Advertisement
Singapore markets close in 3 hours 29 minutes
  • Straits Times Index

    3,256.51
    +31.34 (+0.97%)
     
  • Nikkei

    37,558.90
    +120.29 (+0.32%)
     
  • Hang Seng

    16,762.50
    +250.81 (+1.52%)
     
  • FTSE 100

    8,023.87
    +128.02 (+1.62%)
     
  • Bitcoin USD

    66,386.80
    +378.61 (+0.57%)
     
  • CMC Crypto 200

    1,397.75
    -8.25 (-0.59%)
     
  • S&P 500

    5,010.60
    +43.37 (+0.87%)
     
  • Dow

    38,239.98
    +253.58 (+0.67%)
     
  • Nasdaq

    15,451.31
    +169.30 (+1.11%)
     
  • Gold

    2,326.40
    -20.00 (-0.85%)
     
  • Crude Oil

    83.02
    +0.17 (+0.21%)
     
  • 10-Yr Bond

    4.6230
    +0.0080 (+0.17%)
     
  • FTSE Bursa Malaysia

    1,564.61
    +5.02 (+0.32%)
     
  • Jakarta Composite Index

    7,120.97
    +47.15 (+0.67%)
     
  • PSE Index

    6,502.86
    +58.78 (+0.91%)
     

Nuclear engineer glued broken submarine bolts back together in ‘unforgivable’ blunder

HMS Vanguard - Tam McDonald/Royal Navy
HMS Vanguard - Tam McDonald/Royal Navy

A nuclear engineer glued broken submarine bolts back together in an “unforgivable” error.

The unsatisfactory repairs to HMS Vanguard’s cooling pipes were discovered after a bolt fell off whilst being tightened during checks inside the reactor chamber.

It is understood that the bolts, which were providing insulation onto elements of the pipework, snapped off after being over-tightened and were then glued back on by staff at Babcock, a defence contractor.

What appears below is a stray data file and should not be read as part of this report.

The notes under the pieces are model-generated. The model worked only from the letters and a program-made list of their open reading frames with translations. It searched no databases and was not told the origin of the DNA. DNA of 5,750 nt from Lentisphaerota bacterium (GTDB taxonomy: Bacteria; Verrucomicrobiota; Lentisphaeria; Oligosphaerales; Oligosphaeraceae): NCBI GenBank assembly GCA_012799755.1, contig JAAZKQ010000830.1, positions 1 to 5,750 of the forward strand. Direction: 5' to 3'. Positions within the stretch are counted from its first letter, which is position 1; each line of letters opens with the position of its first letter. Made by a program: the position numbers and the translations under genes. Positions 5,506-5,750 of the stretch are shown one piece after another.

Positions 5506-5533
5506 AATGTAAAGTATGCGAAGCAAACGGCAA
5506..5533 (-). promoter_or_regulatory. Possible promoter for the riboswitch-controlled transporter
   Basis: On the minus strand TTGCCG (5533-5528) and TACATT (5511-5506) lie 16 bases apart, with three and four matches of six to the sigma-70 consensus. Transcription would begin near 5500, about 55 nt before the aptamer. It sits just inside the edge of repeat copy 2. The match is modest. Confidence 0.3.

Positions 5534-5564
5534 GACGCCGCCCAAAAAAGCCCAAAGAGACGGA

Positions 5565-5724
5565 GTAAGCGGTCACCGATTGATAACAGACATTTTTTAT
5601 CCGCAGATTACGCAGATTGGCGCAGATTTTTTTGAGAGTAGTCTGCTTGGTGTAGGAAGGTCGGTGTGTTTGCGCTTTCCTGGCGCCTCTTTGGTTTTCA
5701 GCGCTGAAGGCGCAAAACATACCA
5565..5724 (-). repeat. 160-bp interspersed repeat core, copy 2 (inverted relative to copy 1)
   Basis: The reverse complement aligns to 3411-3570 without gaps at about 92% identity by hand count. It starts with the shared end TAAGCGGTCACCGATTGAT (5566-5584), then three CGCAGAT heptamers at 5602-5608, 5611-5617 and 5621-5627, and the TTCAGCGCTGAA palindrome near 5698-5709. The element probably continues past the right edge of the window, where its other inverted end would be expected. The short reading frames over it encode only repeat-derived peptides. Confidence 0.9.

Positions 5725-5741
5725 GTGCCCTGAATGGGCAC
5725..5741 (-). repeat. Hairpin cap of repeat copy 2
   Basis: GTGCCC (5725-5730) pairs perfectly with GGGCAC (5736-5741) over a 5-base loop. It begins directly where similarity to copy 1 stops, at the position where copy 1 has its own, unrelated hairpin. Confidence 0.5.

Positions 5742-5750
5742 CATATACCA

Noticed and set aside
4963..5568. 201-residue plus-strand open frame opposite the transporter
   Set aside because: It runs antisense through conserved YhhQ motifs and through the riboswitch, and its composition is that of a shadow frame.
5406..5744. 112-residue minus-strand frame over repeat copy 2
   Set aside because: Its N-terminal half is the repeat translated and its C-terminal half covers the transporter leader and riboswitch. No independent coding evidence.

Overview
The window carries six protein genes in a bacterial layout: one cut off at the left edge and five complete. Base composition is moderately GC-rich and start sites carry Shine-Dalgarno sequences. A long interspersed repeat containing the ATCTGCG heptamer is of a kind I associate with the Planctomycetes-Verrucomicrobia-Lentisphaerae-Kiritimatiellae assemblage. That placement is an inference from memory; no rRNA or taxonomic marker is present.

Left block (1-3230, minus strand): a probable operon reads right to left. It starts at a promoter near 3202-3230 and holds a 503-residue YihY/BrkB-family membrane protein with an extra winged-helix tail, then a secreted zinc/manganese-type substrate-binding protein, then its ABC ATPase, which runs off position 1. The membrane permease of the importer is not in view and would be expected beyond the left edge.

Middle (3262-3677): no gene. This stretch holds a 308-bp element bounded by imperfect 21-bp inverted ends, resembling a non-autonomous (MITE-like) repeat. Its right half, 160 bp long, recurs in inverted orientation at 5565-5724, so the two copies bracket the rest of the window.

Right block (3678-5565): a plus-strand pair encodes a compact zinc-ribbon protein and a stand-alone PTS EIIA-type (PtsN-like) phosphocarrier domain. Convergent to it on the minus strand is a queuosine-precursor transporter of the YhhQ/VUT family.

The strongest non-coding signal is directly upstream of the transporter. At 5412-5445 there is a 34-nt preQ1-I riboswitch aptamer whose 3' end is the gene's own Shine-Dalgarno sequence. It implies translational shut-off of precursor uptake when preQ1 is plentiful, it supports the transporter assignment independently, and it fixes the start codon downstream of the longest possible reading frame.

However, Navy sources criticised the nuclear engineering company for a lack of “transparency” for having reported an issue, but failing to disclose all the details.

ADVERTISEMENT

They said: “Nuclear engineering is meticulously managed and while the effect of this failure is insignificant, the actual act is unforgivable.

“Instead of replacing the bolt, they glued it back on and that’s not right,” they said.

“It’s about the principle of the matter. We take nuclear engineering exceptionally seriously, we don’t cut corners and it sounds like someone might have and we need to find out who it is so they don’t do it again.”

After the error was raised by The Sun newspaper, Ben Wallace, the Defence Secretary, had a phone call with the chief executive of Babcock and called on them to be more transparent.

The Navy source added: “We need to work hand in glove with industry for all the right reasons. This was very much somebody, somewhere, didn’t do their job properly.”

The Ministry of Defence said the work on the 16,000 tonne Trident submarine was nearing completion and it was during a “routine inspection as part of the final stages of the project’s test and commissioning that this issue was identified”.

It said there were “no nuclear safety implications associated with the issue identified”.

Preparations for final testing of the submarine’s onboard system could “safely continue without any impact on the programme”.

'Nuclear safety isn't an optional extra'

Luke Pollard, the MP for Plymouth, Sutton and Devonport, where the submarine has been undergoing maintenance since 2015, said the revelations were “concerning” and warned: “Nuclear safety isn’t an optional extra. It’s non-negotiable.”

Mr Pollard confirmed that he had also spoken to Babcock about the failure. “They need to be fully transparent about how this botched job happened and what they are doing to ensure it never happens again,” he said.

A Babcock spokesman said: “Any quality-related issue is a huge disappointment, but our own robust inspection processes discovered the issue, and we have taken immediate action to resolve it.

“Safety remains our most important priority and we can confirm there was no safety or operational impact from the work.

“We will continue to work closely with our customer, as we have throughout this most complex and critical of programmes.”